Blog
About

  • Record: found
  • Abstract: found
  • Article: found

Validation of the French Version of the Hierarchical Personality Inventory for Children (HiPIC)

Read this article at

ScienceOpenPublisher
Bookmark
      There is no author summary for this article yet. Authors can add summaries to their articles on ScienceOpen to make them more accessible to a non-specialist audience.

      Abstract

      Abstract. The study was designed to investigate the psychometric properties of the French version and the cross-language replicability of the Hierarchical Personality Inventory for Children (HiPIC). The HiPIC is an instrument to assess the five dimensions of the five-factor model for children. Subjects were 552 children aged between 8 and 12 years, rated by one or both parents. At the domain level, reliability ranged from .83 to .93 and at the facet level, reliability ranged from .69 to .89. Differences between genders were congruent with those found in the Dutch sample. Girls scored higher on Benevolence and Conscientiousness. Age was negatively correlated with Extraversion and Imagination. For girls, we also observed a decrease of Emotional Stability. A series of exploratory factor analyses confirmed the overall five-factor structure for girls and boys. Targeted factor analyses and congruence coefficients revealed high cross-language replicability at the domain and at the facet levels. The results showed that the French version of the HiPIC is a reliable and valid instrument for assessing personality with children and has a particularly high cross-language replicability.

      Related collections

      Most cited references 23

      • Record: found
      • Abstract: not found
      • Article: not found

      Personality Structure: Emergence of the Five-Factor Model

       J M Digman (1990)
        Bookmark
        • Record: found
        • Abstract: not found
        • Article: not found

        Evaluating replicability of factors in the Revised NEO Personality Inventory: Confirmatory factor analysis versus Procrustes rotation.

          Bookmark
          • Record: found
          • Abstract: found
          • Article: not found

          Age differences in personality across the adult life span: parallels in five cultures.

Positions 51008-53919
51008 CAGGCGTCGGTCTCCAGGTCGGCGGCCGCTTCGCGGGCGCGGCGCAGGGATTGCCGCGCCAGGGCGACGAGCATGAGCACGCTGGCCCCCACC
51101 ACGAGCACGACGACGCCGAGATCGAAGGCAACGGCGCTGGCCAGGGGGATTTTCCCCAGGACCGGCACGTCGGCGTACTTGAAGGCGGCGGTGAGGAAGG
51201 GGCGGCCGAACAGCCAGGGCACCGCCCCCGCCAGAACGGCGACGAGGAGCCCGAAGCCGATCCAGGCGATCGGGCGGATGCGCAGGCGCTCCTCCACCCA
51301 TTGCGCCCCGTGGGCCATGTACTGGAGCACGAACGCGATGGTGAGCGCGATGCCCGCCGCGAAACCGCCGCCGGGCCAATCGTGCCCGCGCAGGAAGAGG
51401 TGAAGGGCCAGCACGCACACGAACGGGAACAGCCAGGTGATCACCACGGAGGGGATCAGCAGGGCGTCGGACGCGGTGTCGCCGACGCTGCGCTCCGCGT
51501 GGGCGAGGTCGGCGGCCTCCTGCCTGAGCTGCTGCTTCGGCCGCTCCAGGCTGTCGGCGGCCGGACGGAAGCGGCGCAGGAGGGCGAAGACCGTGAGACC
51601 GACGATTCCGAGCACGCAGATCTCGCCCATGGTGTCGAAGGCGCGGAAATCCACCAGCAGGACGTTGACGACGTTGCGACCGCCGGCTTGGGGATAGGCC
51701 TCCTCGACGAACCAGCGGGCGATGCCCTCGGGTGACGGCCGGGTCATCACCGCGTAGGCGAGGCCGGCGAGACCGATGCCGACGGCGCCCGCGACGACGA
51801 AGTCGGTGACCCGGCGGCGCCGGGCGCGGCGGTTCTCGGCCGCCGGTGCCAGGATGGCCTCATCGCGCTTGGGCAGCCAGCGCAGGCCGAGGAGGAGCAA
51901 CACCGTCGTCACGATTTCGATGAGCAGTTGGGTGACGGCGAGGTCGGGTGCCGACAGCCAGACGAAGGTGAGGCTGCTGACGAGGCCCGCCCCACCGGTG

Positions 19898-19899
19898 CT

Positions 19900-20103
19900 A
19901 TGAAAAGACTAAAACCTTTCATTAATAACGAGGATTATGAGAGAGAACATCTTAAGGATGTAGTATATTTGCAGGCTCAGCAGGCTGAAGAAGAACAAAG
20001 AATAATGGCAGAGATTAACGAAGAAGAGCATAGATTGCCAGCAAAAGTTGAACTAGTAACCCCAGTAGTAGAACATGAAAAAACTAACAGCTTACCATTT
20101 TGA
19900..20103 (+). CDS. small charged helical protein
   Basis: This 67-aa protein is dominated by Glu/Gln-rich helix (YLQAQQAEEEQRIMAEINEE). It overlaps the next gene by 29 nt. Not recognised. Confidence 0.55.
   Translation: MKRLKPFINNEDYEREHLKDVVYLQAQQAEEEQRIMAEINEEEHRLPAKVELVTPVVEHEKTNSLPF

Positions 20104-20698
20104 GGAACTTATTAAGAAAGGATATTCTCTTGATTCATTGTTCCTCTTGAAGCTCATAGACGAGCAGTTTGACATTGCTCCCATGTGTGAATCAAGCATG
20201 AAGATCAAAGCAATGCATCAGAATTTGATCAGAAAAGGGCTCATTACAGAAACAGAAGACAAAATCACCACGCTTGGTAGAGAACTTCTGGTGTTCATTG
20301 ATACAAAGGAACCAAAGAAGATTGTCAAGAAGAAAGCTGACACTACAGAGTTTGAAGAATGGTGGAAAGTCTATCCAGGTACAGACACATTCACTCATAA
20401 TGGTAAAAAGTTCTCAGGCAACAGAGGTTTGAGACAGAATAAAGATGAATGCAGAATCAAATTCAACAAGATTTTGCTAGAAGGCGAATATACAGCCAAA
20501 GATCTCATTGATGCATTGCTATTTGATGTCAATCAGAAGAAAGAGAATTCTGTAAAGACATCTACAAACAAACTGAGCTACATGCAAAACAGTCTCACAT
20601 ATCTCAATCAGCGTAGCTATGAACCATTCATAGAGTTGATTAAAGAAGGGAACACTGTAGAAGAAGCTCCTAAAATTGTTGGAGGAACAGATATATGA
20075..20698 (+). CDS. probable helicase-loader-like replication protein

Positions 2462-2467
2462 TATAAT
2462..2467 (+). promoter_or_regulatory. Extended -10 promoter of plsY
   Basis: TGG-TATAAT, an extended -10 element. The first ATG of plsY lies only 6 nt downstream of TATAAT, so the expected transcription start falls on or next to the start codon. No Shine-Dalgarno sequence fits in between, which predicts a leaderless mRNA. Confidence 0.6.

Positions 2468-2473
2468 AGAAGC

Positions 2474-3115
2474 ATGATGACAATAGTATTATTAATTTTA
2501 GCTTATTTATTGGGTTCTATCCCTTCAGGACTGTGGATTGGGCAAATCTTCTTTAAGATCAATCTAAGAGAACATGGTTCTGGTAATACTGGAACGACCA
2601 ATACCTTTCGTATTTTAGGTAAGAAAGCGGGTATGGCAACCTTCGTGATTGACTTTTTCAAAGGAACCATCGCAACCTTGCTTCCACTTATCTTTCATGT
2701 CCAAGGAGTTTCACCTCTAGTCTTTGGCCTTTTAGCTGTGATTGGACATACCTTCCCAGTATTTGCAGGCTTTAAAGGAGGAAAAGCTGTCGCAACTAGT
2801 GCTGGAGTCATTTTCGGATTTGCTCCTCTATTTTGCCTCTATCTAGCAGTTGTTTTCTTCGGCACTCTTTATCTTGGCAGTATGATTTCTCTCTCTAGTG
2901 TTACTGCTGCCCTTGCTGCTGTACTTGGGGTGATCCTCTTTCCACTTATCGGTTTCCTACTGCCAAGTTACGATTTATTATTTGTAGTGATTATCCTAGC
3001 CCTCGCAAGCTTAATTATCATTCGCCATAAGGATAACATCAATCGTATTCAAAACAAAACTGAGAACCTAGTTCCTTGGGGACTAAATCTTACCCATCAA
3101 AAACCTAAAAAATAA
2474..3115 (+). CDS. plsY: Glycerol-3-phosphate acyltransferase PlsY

Both cross-sectional and longitudinal studies in the United States have shown consistent changes between college age and middle adulthood. There appear to be declines in 3 of the 5 major factors of personality--Neuroticism, Extraversion, and Openness--and increases in Agreeableness and Conscientiousness. To examine cross-cultural generalizability of these findings, translations of the Revised NEO Personality Inventory were administered to samples in Germany, Italy, Portugal, Croatia, and South Korea (N = 7,363). Similar patterns of age differences were seen in each country, for both men and women. Common trends were also seen for the more specific traits that define the major factors. Because these nations differ substantially in culture and recent history, results suggest the hypothesis that these are universal maturational changes in adult personality.
            Bookmark

            Author and article information

            Affiliations
            [ 1 ] Institute of Psychology, University of Lausanne, Switzerland
            [ 2 ] Institute of Criminology, University of Lausanne, Switzerland
            [ 3 ] Primary State School of Nyon, Switzerland
            Author notes
            Rossier Jérôme, Institute of Psychology, University of Lausanne, Anthropole-3127, CH-1015, Lausanne, Switzerland, +41 21 692 32 72 +41 21 692 32 65 Jerome.Rossier@ 123456unil.ch
            Journal
            jpa
            European Journal of Psychological Assessment
            Hogrefe Publishing
            1015-5759
            January 2007
            : 23
            : 2
            : 125-132
            jpa2302125
            10.1027/1015-5759.23.2.125
            Product
            Self URI (journal-page): https://econtent.hogrefe.com/loi/jpa
            Categories
            Original Articles

            Comments

            Comment on this article